Jan 14 , 2015
by Jeffrey S. Hoard
Common Name: Elemi
Latin Binomial: Canarium luzonicum
Other Common- Names: Manila elemi, elemi gum, elemi resin
Part Used: Gum resin
Production Method: Steam distillation
Countries of Origin: Native to the Philippines and the Moluccas.
Typical Constituents: Limonen (26.9 – 65%), Elemol (2.8 – 17.3), a-phellandrene (4.3 – 15.1%), Elemiein (1.8 – 10.6%), p-cymene (1,4 – 7.7%), a-pinene (0.4 – 5.4%), 1,8-Cineole (,2.5%), b-Myrcene (0.6 – 2.4%), b- phellandrene (0.8 – 1.6%), Sabinene (1.3 – 5.9%), b-Pinene (0.3 – 1 %), Methyleugenol (0,2 – 0.3%)
Description of Oil: A colorless to pale yellow liquid with a light fresh, balsamic spicy, lemonlike odor.
Description of Plant: A tropical tree up to 30 meters tall.
History, Folklore and Myth: The gum or oleoresin is used locally for skin care, respiratory ailments and as a general stimulant. Elemi was one of the aromatics used by the ancient Egyptians in the embalming process.
Properties and Uses: Used as a tonic for aging skin, infected cuts and wounds, inflammations. It is also good for bronchitis, catarrh and unproductive coughs, nervous exhaustion and stress-related conditions.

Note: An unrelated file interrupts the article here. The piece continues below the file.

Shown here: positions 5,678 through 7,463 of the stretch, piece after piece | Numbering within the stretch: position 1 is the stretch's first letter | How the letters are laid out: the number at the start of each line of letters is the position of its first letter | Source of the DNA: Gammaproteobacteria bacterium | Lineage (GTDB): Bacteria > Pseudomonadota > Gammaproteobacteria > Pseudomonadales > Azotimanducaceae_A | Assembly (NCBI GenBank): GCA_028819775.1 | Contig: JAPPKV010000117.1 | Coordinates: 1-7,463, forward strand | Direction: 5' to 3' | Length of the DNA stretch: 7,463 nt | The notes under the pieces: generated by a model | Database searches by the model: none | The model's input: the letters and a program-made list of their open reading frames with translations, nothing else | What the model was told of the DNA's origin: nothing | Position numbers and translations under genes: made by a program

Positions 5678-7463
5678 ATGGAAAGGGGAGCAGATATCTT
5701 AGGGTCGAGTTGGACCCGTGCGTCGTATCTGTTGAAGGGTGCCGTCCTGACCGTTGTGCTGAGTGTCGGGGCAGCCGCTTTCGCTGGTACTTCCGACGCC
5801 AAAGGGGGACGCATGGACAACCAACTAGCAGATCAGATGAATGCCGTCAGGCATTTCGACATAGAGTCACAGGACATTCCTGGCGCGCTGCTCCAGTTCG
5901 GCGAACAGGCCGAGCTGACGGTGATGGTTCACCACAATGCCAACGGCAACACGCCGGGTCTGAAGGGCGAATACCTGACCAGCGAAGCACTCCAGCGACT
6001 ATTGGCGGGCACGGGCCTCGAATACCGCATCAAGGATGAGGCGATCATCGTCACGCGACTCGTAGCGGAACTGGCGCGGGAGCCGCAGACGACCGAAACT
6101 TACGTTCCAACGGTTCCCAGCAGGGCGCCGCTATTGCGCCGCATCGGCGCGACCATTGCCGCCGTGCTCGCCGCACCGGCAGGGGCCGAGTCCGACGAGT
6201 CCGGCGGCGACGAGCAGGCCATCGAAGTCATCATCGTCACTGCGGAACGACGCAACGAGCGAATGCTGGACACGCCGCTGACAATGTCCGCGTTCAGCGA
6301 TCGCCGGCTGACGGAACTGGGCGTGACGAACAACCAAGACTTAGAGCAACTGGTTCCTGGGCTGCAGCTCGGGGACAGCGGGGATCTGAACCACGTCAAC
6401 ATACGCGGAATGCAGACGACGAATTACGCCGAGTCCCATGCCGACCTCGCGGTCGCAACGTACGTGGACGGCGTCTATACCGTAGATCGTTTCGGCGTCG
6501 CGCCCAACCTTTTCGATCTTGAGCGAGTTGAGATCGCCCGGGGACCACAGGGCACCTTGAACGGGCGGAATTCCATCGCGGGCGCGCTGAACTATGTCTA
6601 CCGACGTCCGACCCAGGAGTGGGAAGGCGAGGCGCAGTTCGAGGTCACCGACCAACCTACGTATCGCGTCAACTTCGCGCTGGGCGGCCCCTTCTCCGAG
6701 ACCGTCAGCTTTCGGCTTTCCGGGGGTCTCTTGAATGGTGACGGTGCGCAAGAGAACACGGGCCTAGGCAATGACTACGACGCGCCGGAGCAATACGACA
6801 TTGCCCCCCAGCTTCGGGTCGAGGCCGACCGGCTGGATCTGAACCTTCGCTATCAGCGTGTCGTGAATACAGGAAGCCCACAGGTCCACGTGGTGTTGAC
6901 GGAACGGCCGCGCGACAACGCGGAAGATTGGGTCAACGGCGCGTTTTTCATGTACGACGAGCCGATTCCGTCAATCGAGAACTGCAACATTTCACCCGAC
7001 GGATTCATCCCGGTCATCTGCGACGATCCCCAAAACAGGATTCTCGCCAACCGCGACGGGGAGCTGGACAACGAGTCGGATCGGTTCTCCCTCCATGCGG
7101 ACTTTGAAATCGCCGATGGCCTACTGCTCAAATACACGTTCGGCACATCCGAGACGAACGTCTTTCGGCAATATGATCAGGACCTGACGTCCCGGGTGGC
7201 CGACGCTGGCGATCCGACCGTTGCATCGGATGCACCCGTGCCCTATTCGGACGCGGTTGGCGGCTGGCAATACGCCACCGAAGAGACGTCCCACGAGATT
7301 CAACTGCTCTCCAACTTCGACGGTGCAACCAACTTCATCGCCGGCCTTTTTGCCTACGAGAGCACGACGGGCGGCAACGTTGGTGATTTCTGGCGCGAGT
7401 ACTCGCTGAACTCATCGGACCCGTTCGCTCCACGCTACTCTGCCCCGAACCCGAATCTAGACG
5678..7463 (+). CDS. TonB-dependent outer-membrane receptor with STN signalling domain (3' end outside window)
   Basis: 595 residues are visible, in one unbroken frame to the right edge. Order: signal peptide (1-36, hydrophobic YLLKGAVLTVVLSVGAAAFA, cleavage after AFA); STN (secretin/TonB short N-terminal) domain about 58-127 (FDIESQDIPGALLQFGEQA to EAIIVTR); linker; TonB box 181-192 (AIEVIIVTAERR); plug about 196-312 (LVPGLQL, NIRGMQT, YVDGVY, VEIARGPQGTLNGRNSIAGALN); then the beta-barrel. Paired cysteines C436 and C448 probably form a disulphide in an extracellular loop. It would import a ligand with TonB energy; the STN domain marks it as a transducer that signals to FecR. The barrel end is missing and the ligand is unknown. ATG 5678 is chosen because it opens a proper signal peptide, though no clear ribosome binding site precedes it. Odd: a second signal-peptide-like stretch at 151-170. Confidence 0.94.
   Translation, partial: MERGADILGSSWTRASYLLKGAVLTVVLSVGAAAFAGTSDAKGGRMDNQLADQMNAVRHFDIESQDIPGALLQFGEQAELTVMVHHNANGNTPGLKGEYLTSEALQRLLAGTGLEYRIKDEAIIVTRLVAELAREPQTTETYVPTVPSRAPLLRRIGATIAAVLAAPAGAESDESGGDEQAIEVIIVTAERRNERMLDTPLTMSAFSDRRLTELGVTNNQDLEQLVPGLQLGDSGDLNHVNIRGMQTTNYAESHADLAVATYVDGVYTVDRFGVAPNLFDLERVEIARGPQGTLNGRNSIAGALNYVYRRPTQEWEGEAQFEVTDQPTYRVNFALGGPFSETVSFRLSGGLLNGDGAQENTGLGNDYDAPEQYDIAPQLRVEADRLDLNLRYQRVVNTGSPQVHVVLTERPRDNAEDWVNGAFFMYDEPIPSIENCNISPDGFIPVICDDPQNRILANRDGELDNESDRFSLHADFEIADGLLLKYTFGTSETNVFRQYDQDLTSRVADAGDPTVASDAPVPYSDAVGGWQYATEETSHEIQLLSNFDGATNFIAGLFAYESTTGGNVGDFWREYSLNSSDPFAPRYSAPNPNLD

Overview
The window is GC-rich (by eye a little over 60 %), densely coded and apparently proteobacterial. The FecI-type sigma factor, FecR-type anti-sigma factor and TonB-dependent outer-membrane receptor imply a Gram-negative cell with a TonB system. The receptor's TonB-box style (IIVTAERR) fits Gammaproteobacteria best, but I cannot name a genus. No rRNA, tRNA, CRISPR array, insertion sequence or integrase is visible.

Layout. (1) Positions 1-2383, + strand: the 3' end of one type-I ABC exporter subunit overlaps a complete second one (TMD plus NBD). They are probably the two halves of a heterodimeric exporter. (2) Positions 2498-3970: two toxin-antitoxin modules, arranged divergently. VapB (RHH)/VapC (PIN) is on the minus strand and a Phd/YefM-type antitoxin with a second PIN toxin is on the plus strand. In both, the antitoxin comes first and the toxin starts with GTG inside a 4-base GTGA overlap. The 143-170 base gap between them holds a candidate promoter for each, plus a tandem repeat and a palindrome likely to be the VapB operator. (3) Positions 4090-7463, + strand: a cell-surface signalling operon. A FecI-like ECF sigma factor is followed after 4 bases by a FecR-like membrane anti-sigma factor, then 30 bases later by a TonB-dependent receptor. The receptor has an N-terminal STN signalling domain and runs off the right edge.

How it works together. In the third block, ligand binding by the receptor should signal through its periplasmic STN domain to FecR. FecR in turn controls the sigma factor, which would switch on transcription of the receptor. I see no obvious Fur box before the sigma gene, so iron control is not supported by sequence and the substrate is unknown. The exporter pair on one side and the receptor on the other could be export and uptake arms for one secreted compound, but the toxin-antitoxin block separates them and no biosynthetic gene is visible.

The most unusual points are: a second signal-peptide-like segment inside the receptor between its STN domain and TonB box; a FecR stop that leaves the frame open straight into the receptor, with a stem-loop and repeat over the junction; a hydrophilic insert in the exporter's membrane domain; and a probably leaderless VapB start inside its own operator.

Precautions and Contraindications: Non-toxic, non-irritating, non sensitizing.
Other Interesting Information: Elemi oil tends to resinify as it ages. Old or oxidized oils should be avoided.
Lawless, Julia. The Illustrated Encyclopedia of Essential Oils. Shaftesbury, Dorset. Element Books. 1995.
Rose, Jeanne. The Aromatherapy Book: Applications and Inhalations. Berkeley: North Atlantic Books. 1992.
Shutes, Jade. Advanced Aromatherapy Certification Program. East-West School for Herbal and Aromatic Studies. 2014